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Atronic International v. Sai Semispecialists of America

September 15, 2006


The opinion of the court was delivered by: Joseph F. Bianco, District Judge


Plaintiff Atronic International, GmbH ("Atronic"), brought this action against defendant SAI Semispecialists of America, Inc. ("SAI"), claiming breach of contract regarding the sale of computer semiconductor chips. Plaintiff moves for partial summary judgment, seeking a finding from the Court that defendant breached its contractual obligations as a matter of law. Defendant cross-moves for summary judgment, and plaintiff also moves to strike evidence from defendant's summary judgment evidence. For the reasons stated below, plaintiff's motion to strike is granted, and both parties' motions for summary judgment are denied in their entirety.


A. Factual Background

The following facts are undisputed, unless otherwise indicated. This action concerns the sale of goods, specifically computer semiconductor chips known as Texas Instruments TMS 34020 AGBL-32 graphics processors ("TI Graphics Processors"). (Pl.'s Rule 56.1 Statement ("Pl.'s 56.1") ¶ 1.)*fn1 SAI is an electronics distributor which holds itself out as specializing in the sale of obsolete and hard-to-find electronics parts. (See Declaration of John J. Witmeyer III, dated October 12, 2005 ("Witmeyer 10/12/05 Decl."), Ex. A, at ¶ 2.) Atronic manufactures and sells video gaming equipment, which incorporates electronic components. (Compl. ¶ 5.) SAI and Atronic have done business together since 1997. (See Def.'s Rule 56.1 Statement ("Def.'s 56.1") ¶ 1.).

On or around September of 2001, Tom Kelly, a SAI sales representative, placed a call to a product manager within Atronic's Research and Development Department. (See Pl.'s 56.1, ¶ 2.) Kelly asked the Atronic manager if there were any components that Atronic had difficulty obtaining. (See id.) In response to an inquiry regarding TI Graphics Processors, Kelly sent a written quotation, dated September 18, 2001, stating that he could supply 50,000 TI Graphics Processors, at $69 each. (Atronic Req. Admit ¶¶ 1A & 2(1), Witmeyer 10/12/05 Decl., Ex. L; admitted, see Witmeyer 10/12/05 Decl., Ex. M.) The parties negotiated a potential transaction through September and October of 2001. (See Pl.'s 56.1, ¶ 4.)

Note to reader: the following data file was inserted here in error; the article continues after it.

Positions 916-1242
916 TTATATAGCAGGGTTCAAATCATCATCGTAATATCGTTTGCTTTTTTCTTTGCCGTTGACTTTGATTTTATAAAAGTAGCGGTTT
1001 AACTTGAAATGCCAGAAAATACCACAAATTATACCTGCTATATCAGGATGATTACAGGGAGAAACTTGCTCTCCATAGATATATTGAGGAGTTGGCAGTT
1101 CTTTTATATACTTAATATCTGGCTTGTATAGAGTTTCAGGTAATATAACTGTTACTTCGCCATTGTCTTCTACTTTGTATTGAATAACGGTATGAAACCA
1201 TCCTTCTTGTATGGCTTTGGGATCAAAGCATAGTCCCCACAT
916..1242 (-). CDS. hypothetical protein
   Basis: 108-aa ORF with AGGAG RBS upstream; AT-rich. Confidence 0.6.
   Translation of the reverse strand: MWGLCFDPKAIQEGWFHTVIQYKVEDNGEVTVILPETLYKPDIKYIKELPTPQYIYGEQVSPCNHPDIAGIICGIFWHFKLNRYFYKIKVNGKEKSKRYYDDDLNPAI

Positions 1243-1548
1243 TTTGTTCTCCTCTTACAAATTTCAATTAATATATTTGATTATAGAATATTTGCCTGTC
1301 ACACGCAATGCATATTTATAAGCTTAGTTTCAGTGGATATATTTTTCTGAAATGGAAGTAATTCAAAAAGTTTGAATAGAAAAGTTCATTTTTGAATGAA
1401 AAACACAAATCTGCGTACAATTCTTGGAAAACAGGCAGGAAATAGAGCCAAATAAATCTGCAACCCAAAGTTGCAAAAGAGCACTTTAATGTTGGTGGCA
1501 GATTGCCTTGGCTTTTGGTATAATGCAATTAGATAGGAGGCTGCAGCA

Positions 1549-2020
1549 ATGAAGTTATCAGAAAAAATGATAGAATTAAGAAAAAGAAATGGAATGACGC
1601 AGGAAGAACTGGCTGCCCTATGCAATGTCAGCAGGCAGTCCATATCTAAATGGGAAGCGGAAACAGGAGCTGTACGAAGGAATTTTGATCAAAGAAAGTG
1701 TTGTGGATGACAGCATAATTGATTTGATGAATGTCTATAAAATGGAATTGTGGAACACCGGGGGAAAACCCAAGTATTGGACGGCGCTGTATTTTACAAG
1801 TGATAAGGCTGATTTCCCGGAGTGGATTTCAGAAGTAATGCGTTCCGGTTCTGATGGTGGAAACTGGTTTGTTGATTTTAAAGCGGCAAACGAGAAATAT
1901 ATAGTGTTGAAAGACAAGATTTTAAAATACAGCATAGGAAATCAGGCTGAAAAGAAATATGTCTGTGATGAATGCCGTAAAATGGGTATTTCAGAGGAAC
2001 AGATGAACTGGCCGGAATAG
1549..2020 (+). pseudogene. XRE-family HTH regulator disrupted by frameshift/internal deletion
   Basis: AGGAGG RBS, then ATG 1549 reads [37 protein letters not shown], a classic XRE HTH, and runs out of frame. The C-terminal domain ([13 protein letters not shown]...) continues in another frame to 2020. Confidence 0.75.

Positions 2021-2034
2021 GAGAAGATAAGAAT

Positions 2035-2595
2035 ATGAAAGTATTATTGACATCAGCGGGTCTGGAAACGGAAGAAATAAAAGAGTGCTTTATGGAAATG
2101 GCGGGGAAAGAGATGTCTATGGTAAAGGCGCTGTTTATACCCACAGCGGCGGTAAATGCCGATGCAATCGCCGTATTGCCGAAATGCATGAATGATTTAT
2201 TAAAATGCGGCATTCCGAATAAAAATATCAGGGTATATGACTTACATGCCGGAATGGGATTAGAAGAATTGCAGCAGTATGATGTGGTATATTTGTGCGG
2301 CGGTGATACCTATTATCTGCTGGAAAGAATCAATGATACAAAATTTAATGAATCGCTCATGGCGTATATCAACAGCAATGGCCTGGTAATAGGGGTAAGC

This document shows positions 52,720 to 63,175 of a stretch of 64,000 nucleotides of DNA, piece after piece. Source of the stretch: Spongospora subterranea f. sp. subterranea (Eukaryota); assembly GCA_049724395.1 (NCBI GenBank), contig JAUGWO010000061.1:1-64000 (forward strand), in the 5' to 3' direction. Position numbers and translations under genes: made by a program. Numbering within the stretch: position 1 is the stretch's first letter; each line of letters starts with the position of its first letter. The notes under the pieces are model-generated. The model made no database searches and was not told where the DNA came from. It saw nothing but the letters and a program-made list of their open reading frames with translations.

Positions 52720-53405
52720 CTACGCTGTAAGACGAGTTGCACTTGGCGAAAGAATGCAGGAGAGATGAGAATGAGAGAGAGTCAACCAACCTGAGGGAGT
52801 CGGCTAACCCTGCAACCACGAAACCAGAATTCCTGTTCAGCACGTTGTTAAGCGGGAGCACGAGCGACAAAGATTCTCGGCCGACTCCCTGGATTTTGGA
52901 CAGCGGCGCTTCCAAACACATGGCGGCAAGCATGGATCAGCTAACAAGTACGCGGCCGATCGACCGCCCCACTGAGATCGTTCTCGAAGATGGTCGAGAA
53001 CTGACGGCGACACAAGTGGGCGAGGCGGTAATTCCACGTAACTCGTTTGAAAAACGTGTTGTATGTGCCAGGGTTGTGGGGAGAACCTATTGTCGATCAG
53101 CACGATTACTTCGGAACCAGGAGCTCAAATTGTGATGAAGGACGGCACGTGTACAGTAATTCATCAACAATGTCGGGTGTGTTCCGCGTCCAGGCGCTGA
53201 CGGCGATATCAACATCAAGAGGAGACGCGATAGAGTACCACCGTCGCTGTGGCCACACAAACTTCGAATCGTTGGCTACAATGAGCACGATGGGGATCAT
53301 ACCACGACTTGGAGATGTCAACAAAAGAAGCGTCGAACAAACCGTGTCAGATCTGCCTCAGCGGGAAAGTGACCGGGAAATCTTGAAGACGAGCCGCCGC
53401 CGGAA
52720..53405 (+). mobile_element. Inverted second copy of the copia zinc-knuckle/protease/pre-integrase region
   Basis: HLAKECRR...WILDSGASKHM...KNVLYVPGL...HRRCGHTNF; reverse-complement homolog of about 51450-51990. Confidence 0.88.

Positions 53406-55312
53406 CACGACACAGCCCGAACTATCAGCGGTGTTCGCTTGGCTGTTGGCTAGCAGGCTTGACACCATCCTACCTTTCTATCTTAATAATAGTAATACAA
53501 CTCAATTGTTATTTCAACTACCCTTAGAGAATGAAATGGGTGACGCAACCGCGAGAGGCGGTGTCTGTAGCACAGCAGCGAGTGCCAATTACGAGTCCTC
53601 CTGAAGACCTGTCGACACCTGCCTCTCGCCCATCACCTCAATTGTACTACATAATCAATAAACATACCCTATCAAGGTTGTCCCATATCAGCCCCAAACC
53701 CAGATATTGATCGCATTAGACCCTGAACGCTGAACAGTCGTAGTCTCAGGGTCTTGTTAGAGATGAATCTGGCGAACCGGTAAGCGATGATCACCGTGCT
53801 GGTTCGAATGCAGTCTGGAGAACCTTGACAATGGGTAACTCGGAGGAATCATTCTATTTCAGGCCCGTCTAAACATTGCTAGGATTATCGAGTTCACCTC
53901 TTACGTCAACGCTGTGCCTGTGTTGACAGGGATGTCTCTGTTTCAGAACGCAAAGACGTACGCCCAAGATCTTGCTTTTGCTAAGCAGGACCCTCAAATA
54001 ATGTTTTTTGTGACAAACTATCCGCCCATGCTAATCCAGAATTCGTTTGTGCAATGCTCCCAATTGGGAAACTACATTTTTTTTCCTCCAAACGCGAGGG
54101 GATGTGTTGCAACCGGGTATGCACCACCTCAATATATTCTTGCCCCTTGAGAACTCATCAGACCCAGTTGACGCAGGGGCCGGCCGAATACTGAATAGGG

On October 18, 2001, Atronic sent a written purchase order to SAI, numbered 4500166782, via e-mail. (See Pl.s' 56.1, ¶ 5.) The purchase order indicates that Atronic was ordering 20,000 TI Graphics Processors at $69 each. (See Witmeyer 10/12/05 Decl., Ex. I.) The order also provides a delivery schedule of 32 TI Graphics Processors per month. (See id.) The order includes language about the first shipment date, stating that the first shipment was to be made on April 1, 2002, or before, if requested by Atronic with 14 days notification. (See id.) Finally, the order includes language regarding a potential option for Atronic to purchase additional TI Graphics Processors at the contract price:

Atronic has the right to purchase additional 20.000 Graphic Processors . . . as specified above under the same conditions until December 31st [sic], 2001.


SAI responded to the purchase order by requesting a change in the start date for delivery of the components. (See Pl.'s 56.1 ¶ 6.) Kelly faxed a copy of the October 18 purchase order back to Atronic, with the following hand-written notations: (1) he wrote the number of the purchase order at the top; and (2) he circled the clause describing the start date as being April 1, 2002, and wrote "To Be Removed!" next to it. (See Witmeyer 10/12/05 Decl., Ex. I.) In response, Atronic wrote an e-mail, dated October 19, 2001, attaching a revised purchase order. (See Witmeyer 10/12/05 Decl., Ex. J.) The introduction of the e-mail discussed the alteration of the start date: